I am currently a D.Phil. student at Oxford University. My thesis is on Henry of Ghent's metaphysics and philosophical psychology as applied to the Christian doctrine of the Trinity. This is ample reason for why I, of all people, might have a blog about Henry of Ghent.
I began my career at Oxford thinking that I would write a thesis on actions and passions according to John Duns Scotus. What became clear was that enough had already been written on Scotus, and far too little had been written on someone with whom Duns Scotus constantly interacted: Henry of Ghent.
When someone (i.e. an academic), who knows nothing of Henry, asks me 'why Henry?' my usual response is: Duns Scotus (whom you know about) got a lot of interesting ideas from Henry. Or, if one knows about Descartes, I might say, 'did you ever wonder where the term 'objective being' came from? So far as I know, there are no antecedents to Henry's using it.' It might be that Henry made it up in the midst of his interaction with medieval Arabic philosophers, e.g., Averroes. The place (so far as I am aware) where Henry first uses it is in his gloss of a quotation from Averroes's Commentary on Aristotle's De Anima 3. This is a hypothesis; Henry may have used it before this, or he may have borrowed it from someone else. If one searches the database of Thomas Aquinas, the term 'obiective' is nowhere to be found. If one looks through Henry's writings, it abounds. If one looks at Scotus and his followers, it also abounds. One might posit the historical conjecture that Henry invents it. This is different than saying that Henry invents the concept of 'objective being', rather it is to say that he gives a lasting name to it.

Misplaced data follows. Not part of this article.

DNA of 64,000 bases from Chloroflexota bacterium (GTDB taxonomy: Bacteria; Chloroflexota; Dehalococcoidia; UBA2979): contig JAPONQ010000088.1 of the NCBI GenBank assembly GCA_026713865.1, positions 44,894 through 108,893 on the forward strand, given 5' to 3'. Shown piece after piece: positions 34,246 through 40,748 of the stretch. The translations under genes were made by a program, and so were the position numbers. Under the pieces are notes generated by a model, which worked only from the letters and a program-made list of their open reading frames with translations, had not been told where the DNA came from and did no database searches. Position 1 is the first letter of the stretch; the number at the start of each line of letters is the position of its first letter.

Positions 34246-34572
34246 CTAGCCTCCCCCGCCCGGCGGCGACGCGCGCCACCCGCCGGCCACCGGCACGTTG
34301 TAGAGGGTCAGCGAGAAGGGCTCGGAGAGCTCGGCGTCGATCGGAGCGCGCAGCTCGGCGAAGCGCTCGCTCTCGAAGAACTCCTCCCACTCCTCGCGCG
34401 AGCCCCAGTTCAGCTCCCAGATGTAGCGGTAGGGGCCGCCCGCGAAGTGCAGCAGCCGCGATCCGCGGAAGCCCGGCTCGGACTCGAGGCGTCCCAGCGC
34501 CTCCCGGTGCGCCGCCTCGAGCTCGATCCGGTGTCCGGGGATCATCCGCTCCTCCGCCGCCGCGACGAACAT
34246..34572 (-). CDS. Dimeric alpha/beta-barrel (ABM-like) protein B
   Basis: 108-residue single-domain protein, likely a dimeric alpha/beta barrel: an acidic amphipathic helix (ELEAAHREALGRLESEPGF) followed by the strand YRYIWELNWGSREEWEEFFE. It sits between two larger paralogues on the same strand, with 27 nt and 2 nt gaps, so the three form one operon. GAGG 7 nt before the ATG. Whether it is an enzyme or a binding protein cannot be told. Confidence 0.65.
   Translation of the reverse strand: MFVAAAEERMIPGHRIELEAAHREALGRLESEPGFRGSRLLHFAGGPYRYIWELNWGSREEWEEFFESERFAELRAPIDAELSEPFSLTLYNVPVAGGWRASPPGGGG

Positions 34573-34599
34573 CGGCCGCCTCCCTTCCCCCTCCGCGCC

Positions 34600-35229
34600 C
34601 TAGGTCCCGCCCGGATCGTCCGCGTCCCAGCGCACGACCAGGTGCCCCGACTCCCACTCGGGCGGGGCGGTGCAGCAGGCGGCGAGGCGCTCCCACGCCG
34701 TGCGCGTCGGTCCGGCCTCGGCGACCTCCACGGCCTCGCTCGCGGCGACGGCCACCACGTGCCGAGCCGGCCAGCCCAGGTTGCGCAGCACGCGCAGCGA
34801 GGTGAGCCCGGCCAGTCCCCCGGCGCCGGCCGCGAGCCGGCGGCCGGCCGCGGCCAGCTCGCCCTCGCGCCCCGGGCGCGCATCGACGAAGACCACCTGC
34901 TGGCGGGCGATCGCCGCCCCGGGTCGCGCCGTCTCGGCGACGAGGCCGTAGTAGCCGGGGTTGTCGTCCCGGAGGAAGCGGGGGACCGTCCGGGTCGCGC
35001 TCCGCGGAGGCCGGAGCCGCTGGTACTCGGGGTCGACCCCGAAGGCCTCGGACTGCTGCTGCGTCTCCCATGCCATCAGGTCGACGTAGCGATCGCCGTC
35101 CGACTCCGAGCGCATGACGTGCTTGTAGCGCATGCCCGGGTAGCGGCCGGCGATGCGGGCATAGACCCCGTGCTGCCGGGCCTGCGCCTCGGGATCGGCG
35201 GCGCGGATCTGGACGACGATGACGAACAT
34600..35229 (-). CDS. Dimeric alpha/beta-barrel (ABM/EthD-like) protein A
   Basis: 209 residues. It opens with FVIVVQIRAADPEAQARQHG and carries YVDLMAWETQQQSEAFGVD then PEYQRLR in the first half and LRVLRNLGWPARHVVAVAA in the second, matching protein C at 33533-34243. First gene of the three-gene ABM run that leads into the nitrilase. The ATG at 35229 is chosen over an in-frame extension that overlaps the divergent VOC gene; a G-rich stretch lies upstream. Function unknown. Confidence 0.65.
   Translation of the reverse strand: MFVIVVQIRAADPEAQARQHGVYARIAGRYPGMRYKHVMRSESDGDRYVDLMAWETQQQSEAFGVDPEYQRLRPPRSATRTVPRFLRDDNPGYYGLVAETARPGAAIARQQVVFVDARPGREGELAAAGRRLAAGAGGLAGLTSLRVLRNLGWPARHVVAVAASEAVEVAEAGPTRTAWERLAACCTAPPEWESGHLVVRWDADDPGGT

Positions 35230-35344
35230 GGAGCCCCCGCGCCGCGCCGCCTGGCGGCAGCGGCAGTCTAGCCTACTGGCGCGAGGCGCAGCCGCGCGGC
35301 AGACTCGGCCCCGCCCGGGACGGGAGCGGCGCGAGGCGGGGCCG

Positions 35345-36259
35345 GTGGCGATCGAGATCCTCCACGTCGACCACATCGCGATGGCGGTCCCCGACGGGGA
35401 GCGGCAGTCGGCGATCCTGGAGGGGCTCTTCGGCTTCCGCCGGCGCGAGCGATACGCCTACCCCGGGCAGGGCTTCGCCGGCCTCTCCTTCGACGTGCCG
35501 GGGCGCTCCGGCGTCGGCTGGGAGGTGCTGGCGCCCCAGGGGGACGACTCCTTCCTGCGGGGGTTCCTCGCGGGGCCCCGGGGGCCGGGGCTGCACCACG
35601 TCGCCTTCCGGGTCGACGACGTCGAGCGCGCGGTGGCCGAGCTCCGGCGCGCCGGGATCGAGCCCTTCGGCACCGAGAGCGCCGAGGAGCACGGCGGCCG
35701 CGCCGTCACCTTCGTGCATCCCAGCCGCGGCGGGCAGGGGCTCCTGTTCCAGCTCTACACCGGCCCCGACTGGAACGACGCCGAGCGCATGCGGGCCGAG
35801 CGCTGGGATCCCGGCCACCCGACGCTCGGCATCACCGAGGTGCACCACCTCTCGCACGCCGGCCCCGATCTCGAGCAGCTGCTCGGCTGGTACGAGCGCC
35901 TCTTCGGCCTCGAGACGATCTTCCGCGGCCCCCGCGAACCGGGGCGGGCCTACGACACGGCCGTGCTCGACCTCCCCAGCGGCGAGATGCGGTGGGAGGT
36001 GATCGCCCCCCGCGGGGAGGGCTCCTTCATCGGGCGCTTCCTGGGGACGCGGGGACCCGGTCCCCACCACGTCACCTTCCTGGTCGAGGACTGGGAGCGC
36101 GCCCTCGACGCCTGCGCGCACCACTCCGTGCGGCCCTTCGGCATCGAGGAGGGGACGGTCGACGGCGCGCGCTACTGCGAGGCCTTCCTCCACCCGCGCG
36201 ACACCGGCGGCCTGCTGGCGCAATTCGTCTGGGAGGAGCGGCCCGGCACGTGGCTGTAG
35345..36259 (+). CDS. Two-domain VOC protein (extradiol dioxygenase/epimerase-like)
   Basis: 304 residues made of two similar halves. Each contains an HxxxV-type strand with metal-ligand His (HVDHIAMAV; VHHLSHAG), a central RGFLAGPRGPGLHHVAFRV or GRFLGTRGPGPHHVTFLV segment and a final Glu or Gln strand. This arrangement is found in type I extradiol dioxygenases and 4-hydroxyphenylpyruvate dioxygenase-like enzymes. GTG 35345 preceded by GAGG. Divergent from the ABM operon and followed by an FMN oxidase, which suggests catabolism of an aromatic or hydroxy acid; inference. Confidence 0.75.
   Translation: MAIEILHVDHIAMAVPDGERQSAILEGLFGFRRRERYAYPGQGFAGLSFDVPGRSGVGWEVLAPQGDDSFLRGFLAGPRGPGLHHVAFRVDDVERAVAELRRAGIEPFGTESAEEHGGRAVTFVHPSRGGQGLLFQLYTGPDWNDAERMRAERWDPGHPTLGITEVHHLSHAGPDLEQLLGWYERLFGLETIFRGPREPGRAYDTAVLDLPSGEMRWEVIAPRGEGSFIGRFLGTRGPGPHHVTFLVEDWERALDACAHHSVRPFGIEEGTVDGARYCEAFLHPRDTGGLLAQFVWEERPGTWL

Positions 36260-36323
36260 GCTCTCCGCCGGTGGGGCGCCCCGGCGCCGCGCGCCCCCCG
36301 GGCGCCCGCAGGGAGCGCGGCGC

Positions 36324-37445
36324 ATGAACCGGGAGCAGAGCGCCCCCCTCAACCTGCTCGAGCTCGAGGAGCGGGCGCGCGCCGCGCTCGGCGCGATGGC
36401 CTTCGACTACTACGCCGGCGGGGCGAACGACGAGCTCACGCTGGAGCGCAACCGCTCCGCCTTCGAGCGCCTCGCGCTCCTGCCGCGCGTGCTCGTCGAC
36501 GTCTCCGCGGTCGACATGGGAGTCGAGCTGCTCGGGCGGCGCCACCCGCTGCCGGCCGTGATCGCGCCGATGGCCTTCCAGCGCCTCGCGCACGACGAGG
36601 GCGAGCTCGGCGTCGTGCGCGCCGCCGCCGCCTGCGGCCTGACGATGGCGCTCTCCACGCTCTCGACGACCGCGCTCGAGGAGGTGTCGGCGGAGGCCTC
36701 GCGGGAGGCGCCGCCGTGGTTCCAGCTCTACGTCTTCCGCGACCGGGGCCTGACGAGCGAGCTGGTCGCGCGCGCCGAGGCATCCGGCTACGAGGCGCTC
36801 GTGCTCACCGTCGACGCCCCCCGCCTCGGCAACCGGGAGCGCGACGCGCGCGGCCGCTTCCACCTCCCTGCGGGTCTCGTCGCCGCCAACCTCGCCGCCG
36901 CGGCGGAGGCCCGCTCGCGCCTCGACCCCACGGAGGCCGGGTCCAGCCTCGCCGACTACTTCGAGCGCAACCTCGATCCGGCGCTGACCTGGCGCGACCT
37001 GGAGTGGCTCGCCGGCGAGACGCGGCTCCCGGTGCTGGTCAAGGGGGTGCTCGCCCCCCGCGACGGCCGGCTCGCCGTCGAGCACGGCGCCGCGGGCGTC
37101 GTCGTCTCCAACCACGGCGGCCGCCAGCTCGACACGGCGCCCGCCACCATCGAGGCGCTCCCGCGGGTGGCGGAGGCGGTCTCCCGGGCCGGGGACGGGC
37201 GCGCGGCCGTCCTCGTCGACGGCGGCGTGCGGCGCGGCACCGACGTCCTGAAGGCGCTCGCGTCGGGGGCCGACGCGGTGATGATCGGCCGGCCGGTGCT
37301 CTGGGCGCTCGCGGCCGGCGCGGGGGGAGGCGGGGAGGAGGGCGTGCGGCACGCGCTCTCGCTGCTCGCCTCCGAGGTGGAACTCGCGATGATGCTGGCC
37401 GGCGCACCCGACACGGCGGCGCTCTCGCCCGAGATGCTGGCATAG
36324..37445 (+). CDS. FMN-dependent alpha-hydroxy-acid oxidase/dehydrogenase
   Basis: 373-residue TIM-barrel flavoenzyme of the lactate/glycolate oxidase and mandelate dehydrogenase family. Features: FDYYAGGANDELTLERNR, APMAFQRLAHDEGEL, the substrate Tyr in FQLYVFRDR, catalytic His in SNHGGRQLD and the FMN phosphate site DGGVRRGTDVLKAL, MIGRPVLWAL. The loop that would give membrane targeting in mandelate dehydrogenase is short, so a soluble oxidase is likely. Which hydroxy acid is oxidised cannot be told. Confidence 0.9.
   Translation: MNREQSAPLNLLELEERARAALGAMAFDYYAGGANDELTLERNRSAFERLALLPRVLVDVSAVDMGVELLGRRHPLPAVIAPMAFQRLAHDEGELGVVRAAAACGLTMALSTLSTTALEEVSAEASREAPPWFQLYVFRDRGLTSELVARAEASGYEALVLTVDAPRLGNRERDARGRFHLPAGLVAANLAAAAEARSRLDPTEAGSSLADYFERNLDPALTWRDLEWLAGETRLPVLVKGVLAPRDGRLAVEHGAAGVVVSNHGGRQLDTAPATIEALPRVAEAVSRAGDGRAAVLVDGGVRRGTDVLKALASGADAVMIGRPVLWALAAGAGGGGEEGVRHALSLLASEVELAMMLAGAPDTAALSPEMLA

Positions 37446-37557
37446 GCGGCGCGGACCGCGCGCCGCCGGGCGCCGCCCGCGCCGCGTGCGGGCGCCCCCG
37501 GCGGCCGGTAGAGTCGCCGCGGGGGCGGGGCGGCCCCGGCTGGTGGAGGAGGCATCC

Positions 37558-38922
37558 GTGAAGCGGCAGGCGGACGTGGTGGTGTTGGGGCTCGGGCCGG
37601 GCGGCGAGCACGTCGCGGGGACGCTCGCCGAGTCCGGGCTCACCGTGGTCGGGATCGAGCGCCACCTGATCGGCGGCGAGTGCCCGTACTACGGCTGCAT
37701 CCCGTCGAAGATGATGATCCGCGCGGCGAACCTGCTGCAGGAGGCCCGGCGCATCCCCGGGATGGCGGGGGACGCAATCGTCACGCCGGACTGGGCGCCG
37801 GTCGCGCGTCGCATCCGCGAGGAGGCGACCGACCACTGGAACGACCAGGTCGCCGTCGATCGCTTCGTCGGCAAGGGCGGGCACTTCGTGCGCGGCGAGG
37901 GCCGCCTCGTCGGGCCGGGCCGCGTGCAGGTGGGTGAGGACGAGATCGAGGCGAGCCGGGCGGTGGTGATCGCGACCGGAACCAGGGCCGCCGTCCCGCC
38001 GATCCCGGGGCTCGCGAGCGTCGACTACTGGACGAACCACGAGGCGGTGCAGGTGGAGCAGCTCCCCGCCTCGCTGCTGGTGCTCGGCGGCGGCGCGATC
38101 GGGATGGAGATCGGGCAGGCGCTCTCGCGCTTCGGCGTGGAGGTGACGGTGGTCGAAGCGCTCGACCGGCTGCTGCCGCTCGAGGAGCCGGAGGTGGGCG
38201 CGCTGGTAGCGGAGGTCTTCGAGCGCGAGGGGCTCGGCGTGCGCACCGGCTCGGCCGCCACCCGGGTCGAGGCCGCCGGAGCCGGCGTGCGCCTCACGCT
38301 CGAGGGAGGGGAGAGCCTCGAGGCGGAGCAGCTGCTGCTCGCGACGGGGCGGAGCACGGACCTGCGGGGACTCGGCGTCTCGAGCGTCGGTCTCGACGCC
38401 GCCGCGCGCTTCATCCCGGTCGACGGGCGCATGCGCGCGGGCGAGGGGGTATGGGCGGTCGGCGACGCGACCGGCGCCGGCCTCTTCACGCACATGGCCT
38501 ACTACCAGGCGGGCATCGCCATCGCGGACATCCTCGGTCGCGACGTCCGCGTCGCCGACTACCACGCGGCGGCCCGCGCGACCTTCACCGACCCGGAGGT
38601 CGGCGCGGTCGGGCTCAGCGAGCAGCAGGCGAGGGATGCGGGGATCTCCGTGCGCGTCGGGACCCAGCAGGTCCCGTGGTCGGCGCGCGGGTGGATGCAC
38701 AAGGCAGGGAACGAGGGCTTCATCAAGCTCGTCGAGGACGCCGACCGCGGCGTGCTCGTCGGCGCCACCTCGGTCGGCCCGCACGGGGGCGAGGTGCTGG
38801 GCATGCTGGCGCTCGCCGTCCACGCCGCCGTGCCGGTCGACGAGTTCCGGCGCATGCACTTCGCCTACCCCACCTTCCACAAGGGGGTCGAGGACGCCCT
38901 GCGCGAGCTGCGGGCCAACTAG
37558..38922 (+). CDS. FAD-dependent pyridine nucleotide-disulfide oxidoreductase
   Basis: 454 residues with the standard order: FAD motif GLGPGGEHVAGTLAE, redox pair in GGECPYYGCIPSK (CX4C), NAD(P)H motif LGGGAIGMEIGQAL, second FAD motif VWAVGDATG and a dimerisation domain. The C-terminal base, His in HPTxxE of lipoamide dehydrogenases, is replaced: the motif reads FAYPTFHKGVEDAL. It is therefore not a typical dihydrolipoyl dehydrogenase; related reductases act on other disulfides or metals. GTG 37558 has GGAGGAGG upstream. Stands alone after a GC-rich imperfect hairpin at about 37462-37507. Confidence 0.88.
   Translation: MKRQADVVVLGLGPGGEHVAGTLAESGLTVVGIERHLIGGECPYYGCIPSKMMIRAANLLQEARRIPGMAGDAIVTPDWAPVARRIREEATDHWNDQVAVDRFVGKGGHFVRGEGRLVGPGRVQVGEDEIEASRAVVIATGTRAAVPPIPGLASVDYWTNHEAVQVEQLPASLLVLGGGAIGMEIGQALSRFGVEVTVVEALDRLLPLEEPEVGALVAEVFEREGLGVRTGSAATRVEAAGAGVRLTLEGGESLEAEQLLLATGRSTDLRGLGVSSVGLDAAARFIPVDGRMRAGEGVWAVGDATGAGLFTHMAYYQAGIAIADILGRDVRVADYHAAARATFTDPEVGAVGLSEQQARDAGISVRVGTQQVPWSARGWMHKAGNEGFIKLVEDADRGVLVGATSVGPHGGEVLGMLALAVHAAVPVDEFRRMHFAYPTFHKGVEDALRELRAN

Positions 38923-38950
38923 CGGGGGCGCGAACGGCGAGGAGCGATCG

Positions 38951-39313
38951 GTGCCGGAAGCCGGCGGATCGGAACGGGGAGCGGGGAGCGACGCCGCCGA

There is a decent amount of literature on Henry of Ghent in languages other than English. It seems that only in the last 30-40 years or so has there been anything in English. You might say that now is the time when Henry is receiving the most interest in the English speaking world, both because of the critical editions that have been produced since the 1970s, but also because of various scholars that have written articles on Henry in comparison to other scholastic philosophers. Even more, there are now four published books (that I am aware of), in English, entirely dedicated to Henry (excluding any PhD. thesis).
(1) Henry of Ghent: Proceedings of the International Colloquium on the Occasion of the 700th Anniversary of his Death (1293). Edited by W. Vanhamel. Leuven: Leuven University Press, 1996.
(2) Henry of Ghent and the Transformation of Scholastic Thought; Studies in Memory of Jos Decorte.